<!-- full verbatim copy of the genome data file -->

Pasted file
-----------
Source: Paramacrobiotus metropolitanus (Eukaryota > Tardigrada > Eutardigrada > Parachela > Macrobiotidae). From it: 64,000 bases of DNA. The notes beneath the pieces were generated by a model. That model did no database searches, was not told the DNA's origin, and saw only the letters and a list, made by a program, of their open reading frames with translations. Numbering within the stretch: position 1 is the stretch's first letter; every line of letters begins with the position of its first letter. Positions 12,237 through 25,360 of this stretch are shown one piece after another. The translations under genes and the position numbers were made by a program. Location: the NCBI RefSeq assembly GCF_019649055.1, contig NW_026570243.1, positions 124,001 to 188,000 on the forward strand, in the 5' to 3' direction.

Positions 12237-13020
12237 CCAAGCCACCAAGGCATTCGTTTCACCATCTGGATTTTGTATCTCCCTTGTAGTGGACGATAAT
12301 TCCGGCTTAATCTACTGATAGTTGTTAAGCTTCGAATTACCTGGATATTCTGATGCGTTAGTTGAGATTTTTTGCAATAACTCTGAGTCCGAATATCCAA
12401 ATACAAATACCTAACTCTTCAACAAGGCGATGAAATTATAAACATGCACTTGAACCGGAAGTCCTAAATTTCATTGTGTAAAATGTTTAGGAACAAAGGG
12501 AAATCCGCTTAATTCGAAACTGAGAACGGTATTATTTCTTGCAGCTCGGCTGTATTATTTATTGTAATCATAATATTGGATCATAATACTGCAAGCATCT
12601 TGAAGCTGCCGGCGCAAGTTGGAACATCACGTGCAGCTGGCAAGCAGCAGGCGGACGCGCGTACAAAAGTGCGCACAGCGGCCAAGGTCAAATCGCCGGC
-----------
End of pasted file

Source: Paramacrobiotus metropolitanus (Eukaryota > Tardigrada > Eutardigrada > Parachela > Macrobiotidae). From it: 64,000 bases of DNA. The notes beneath the pieces were generated by a model. That model did no database searches, was not told the DNA's origin, and saw only the letters and a list, made by a program, of their open reading frames with translations. Numbering within the stretch: position 1 is the stretch's first letter; every line of letters begins with the position of its first letter. Positions 12,237 through 25,360 of this stretch are shown one piece after another. The translations under genes and the position numbers were made by a program. Location: the NCBI RefSeq assembly GCF_019649055.1, contig NW_026570243.1, positions 124,001 to 188,000 on the forward strand, in the 5' to 3' direction.

Positions 12237-13020
12237 CCAAGCCACCAAGGCATTCGTTTCACCATCTGGATTTTGTATCTCCCTTGTAGTGGACGATAAT
12301 TCCGGCTTAATCTACTGATAGTTGTTAAGCTTCGAATTACCTGGATATTCTGATGCGTTAGTTGAGATTTTTTGCAATAACTCTGAGTCCGAATATCCAA
12401 ATACAAATACCTAACTCTTCAACAAGGCGATGAAATTATAAACATGCACTTGAACCGGAAGTCCTAAATTTCATTGTGTAAAATGTTTAGGAACAAAGGG
12501 AAATCCGCTTAATTCGAAACTGAGAACGGTATTATTTCTTGCAGCTCGGCTGTATTATTTATTGTAATCATAATATTGGATCATAATACTGCAAGCATCT
12601 TGAAGCTGCCGGCGCAAGTTGGAACATCACGTGCAGCTGGCAAGCAGCAGGCGGACGCGCGTACAAAAGTGCGCACAGCGGCCAAGGTCAAATCGCCGGC